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Modeling cerebellar learning for spatial cognition

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Recent experimental findings have begun to unravel the implication of the cerebellum in high-level functions such as spatial cognition [1, 2]. We focus on behavioral genetic data showing that L7-PKCI mice (lacking LTD at parallel fibers-Purkinje cell synapses) have a spatial learning impairment in the Morris Watermaze (MWM), whereas they exhibit normal performances in the Starmaze, a paradigm that reduces the procedural demand of the task [3]. These results suggest that cerebellar learning may prominently contribute to the procedural component of spatial learning [3].

We model the main information processing components of the cerebellar microcomplex via a large-scale network of spiking neurons. We test the performances of artificial L7-PKCI mice in simulated MWM and Starmaze environments. Importantly, we isolate the purely procedural component of the learning process by endowing simulated controls and mutants with identical declarative learning capabilities. The model reproduces most of the experimental results on the learning impairments of L7-PKCI mice. In the MWM, the mean escape latency and the mean angular deviation between the optimal direction to the target and the actual motion direction of the animal are both significantly larger compared to controls. These differences are not due to swim capability deficits. Furthermore, consistent with experimental data, simulated mutants and controls exhibit comparable learning capabilities in the Starmaze paradigm. On the other hand, our simulations cannot reproduce the experimentally observed difference between the goal-searching behaviour of mutants and controls in the MWM (measured by the ratio between the time spent within the target quadrant and the duration of the trial [2]). In fact, our results suggest that a purely procedural impairment cannot explain this latter deficit and they raise the hypothesis of a concurrent declarative learning impairment of L7-PKCIs occurring upstream of the cerebellum, e.g. at the level of the hippocampal-cortical interaction.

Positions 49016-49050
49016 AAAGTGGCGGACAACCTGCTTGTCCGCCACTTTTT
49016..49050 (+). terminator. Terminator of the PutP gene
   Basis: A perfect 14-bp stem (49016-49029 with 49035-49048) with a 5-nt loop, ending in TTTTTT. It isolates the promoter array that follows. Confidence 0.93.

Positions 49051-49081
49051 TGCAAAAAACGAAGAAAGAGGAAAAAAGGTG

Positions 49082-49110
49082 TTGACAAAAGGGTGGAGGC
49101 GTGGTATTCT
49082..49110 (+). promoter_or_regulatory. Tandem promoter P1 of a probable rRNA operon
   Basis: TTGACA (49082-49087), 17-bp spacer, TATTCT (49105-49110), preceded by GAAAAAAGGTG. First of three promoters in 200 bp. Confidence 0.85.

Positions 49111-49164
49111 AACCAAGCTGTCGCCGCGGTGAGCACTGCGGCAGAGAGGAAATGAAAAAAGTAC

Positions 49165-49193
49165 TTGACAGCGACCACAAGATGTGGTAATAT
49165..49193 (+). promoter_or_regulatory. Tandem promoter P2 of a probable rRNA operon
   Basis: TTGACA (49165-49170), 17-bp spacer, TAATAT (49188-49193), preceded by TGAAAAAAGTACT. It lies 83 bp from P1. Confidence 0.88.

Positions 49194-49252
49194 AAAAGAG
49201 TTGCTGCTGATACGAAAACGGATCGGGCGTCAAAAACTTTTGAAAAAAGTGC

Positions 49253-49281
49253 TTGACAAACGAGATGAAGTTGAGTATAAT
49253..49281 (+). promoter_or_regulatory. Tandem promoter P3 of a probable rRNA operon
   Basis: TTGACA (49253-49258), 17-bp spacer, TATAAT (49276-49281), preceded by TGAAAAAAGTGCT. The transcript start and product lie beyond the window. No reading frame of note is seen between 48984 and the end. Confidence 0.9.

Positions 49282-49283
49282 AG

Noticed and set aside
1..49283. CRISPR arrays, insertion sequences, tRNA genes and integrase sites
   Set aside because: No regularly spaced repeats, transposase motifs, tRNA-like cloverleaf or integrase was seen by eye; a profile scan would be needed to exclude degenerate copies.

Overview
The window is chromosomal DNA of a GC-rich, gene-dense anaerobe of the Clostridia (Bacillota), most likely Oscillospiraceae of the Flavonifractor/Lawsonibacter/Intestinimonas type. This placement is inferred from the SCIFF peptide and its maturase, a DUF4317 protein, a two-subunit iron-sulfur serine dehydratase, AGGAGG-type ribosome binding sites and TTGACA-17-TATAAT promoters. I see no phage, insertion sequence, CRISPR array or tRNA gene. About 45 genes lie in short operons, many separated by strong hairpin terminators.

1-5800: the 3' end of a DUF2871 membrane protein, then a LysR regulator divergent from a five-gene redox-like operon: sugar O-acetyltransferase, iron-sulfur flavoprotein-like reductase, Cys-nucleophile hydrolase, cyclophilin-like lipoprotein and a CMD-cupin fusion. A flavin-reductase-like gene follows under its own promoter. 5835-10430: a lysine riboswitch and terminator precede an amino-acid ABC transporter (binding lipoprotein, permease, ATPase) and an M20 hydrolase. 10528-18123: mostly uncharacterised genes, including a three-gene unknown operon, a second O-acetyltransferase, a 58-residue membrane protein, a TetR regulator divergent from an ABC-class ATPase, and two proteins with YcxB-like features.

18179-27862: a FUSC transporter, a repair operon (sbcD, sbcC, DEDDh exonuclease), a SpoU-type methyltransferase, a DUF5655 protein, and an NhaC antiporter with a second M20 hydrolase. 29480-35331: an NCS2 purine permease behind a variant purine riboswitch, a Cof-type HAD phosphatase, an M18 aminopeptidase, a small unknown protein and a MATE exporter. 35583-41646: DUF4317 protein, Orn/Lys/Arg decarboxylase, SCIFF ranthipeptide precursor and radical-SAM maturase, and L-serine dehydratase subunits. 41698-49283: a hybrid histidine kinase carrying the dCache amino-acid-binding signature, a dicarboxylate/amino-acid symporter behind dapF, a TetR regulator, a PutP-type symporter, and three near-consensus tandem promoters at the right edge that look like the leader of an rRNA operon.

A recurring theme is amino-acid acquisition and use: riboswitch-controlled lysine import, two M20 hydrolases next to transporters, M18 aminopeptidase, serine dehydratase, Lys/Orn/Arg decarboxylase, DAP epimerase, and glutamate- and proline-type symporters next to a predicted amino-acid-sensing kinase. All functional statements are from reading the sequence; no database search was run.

Finally, we address the issue of how multiple internal cerebellar models [4] could cooperate to optimize procedural spatial learning. We show that our cerebellar network can simultaneously learn an internal representation of the motor apparatus – the forward model – and the online generation of motor-correction signals – the inverse model. We show that the slow learning process undertaken by the inverse model may benefit from the fast learning property of the forward model, which supports the working hypothesis that these two types of models coexist and are functionally coupled in the cerebellum [4].

References

  1. 1.

    Rondi-Reig L, Burguière E: Is the cerebellum ready for navigation?. Prog Brain Res. 2004, 148: 199-212.

  2. 2.

    Petrosini L, Leggio MG, Molinari M: The cerebellum in the spatial problem solving: a co-star or a guest star?. Progress in Neurobiology. 1998, 56: 191-210.

  3. 3.

    Burguière E, Arleo A, De Zeeuw CI, Berthoz A, Rondi-Reig L: Spatial navigation impairment in mice lacking LTD: a motor adaptation deficit?. Nat Neurosci. 2005, 10: 1292-1294.

  4. 4.

    Wolpert D, Miall RC, Kawato M: Internal models in the cerebellum. Trends in Cognitive Sciences. 1998, 2: 338-347.

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Correspondence to Jean-Baptiste Passot.

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Open Access This article is published under license to BioMed Central Ltd. This is an Open Access article is distributed under the terms of the Creative Commons Attribution 2.0 International License (https://creativecommons.org/licenses/by/2.0), which permits unrestricted use, distribution, and reproduction in any medium, provided the original work is properly cited.

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Keywords

  • Spatial Learning
  • Inverse Model
  • Spatial Cognition
  • Learning Capability
  • Procedural Component